However, everyone should remember the KFC Yum! Center was built with the explicit understanding that University of Louisville basketball would be the primary tenant. Anything that threatens that arrangement or forces the University to relinquish majority control over the arena could be a step backward, resulting in serious financial consequences and a return to the Freedom Hall scheduling quagmire .

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Author: Charlie Springer

Charlie Springer is a former Louisville editor and sportswriter, as well as a public affairs consultant, a UofL grad and longtime fan.

10 thoughts on “UofL must maintain control of Yum! Center scheduling”

  1. i like the thought of getting a nba team to louisville, i think the city is big enough to support it… but the passion wont be there like it is for college ball. its a worthy experiment, but an expensive experiment that will undoubtedly fail. scheduling should remain in the hands of the university, and the nba transplant team need to either embrace the college ball atmosphere or stay put

  2. NBA will not care about the City of Louisville. It only cares about the NBA and its owner. We need to keep them out of Louisville.

  3. Any potential NBA franchise interested in relocating to Louisville MUST understand that they would be second priority in the KFC YUM Center.

    If they can’t deal with that, let them spend money to re-organize Freedom Hall to their needs or look elsewhere.

    We had our shot at the big time when the ABA and NBA merger took place. We blew the “gimme putt”.

    I’d rather see a WNBA franchise first. No scheduling conflicts at the YUM, since the WNBA season is played in the summer months.

    1. I think your idea makes a lot of sense, Paul. Maybe we ought to get Cissy Musselman working on this? An NHL franchise would be great, too, if it didn’t lead to a repeat of all the slipping and sliding that occurred at Freedom Hall after those events.

  4. I like the Pro-Team(Wnba)suggestion! It would give the city a Pro-Team and hopefully some more money. While providing the city & surrounding counties citizens something to do and talk about during the slow boring summer months.

    Also, I think it would promote the “women sports” in the city and surrounding counties without any or much competition from other sports. However, I believe those in the money and with power want a NBA Team. Therefore, it probably want happen, especially since it could be a success.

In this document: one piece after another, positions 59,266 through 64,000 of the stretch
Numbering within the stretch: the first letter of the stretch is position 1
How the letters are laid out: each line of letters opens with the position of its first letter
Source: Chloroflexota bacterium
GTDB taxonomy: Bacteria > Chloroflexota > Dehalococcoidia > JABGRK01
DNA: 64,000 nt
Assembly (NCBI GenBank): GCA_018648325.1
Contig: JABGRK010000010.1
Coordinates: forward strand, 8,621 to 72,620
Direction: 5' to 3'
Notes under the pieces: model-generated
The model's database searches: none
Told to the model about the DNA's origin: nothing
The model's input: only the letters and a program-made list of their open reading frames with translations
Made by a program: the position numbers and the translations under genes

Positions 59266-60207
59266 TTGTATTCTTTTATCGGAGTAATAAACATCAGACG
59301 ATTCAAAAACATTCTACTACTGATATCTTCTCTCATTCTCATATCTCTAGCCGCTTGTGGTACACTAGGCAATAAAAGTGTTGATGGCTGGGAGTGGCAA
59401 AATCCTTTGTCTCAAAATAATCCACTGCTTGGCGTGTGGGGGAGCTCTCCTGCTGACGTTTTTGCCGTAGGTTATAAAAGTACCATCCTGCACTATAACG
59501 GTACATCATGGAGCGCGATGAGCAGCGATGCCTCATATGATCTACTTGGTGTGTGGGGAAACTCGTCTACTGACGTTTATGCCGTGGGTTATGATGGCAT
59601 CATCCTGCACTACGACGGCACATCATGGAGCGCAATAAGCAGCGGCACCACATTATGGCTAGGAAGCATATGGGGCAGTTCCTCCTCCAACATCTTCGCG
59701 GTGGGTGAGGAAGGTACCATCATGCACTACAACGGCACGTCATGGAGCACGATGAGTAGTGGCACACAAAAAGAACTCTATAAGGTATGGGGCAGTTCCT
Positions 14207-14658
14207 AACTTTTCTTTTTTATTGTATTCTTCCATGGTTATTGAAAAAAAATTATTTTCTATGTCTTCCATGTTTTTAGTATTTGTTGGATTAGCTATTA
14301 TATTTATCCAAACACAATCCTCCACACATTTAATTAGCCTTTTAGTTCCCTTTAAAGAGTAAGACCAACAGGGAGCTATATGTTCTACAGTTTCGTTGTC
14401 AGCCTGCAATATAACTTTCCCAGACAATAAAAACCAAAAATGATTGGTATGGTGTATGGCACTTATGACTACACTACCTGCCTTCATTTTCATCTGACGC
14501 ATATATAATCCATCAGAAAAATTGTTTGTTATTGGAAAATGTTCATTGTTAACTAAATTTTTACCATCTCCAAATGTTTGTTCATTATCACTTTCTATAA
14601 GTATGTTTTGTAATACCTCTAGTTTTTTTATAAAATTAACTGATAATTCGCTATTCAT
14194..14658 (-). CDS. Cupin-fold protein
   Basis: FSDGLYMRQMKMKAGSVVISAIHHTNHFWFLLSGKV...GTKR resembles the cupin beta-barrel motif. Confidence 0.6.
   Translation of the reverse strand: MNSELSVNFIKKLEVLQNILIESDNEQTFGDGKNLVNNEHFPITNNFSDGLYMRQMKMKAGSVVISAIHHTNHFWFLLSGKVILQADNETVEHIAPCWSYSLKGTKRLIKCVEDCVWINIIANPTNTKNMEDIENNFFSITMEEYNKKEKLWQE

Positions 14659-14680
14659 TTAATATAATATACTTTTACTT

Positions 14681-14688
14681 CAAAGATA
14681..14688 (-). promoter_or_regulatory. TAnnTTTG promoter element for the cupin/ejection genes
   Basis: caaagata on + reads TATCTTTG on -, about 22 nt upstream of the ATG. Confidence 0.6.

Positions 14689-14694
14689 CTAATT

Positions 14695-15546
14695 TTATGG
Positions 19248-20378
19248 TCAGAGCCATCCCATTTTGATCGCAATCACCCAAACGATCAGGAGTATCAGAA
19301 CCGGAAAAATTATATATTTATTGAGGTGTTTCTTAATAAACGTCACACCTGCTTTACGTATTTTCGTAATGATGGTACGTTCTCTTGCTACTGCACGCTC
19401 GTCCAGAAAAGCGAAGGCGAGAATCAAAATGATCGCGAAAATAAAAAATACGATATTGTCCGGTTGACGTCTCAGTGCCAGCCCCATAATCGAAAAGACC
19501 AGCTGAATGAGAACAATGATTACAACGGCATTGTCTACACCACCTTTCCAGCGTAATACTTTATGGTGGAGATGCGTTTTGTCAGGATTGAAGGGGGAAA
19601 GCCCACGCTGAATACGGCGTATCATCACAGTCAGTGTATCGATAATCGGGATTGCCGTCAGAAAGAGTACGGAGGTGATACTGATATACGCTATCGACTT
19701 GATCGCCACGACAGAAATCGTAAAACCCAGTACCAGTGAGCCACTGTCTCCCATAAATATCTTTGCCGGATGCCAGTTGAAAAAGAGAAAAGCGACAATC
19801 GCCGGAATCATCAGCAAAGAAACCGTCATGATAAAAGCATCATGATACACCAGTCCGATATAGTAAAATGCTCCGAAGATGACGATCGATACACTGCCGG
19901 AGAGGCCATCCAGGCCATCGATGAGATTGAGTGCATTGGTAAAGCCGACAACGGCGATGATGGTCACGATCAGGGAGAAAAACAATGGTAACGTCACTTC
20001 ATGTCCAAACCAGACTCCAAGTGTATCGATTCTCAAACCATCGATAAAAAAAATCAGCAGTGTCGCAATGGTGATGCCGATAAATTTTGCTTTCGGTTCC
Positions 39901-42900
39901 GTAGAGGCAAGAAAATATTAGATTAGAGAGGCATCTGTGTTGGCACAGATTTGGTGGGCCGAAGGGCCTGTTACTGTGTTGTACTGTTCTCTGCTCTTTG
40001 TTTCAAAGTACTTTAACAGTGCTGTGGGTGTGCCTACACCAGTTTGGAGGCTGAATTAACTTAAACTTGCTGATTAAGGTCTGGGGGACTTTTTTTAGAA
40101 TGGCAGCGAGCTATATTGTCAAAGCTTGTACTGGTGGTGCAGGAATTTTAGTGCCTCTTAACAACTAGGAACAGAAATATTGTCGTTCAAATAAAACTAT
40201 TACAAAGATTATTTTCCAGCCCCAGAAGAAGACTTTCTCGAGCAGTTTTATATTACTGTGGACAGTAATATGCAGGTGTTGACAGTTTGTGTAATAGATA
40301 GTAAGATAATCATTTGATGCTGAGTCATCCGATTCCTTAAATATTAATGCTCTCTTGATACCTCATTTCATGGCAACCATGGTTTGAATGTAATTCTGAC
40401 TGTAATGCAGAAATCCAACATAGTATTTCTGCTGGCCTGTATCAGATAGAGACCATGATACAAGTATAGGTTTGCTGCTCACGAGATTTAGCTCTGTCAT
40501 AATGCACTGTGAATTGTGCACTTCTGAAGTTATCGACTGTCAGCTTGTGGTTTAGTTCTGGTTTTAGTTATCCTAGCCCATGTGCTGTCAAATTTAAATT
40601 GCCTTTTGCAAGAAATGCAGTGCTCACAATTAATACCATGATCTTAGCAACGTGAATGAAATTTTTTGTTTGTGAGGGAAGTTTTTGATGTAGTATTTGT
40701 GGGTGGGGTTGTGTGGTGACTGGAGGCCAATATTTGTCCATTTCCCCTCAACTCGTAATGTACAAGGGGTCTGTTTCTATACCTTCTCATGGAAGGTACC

5. Mayor Fischer and his buddy Bruce Miller will undoubtably persue an NBA franchise. They will fail not because of the University of Louisville holds the scheduling rights, but because any NBA franchise would want favorable tax incentives which neither the city nor the State can afford. Ultimately they will blame their failure on the University of Louisville in an attempt to cause enough public outcry to force UofL to renegotiate their deal.

    write it down.

    1. That will bear watching. But the city will be up against a tough and savvy political foe with tons of support in the community. They did that the first time around and it didn’t work out for the NBA proponents.

  6. Pardon my ignorance but what is it with this J. Bruce Miller guy that makes him so obsessed with bringing an NBA team to Louisville? Something seems shady about this guy getting checks from the City comprised of our tax dollars to investigate the viability of an NBA team here when very few people seem to be in favor of the idea. Like it or not, this is a college sports town. The Metro Council can write this guy all the checks in the world and it won’t change that.

    1. Larry, I believe he was part of the old Kentucky Colonels franchise and never got over closing down the team. We were led to believe at the time that all John Y. Brown, Jr. had to was to invest $2 million in the team and Louisville would have been in the NBA.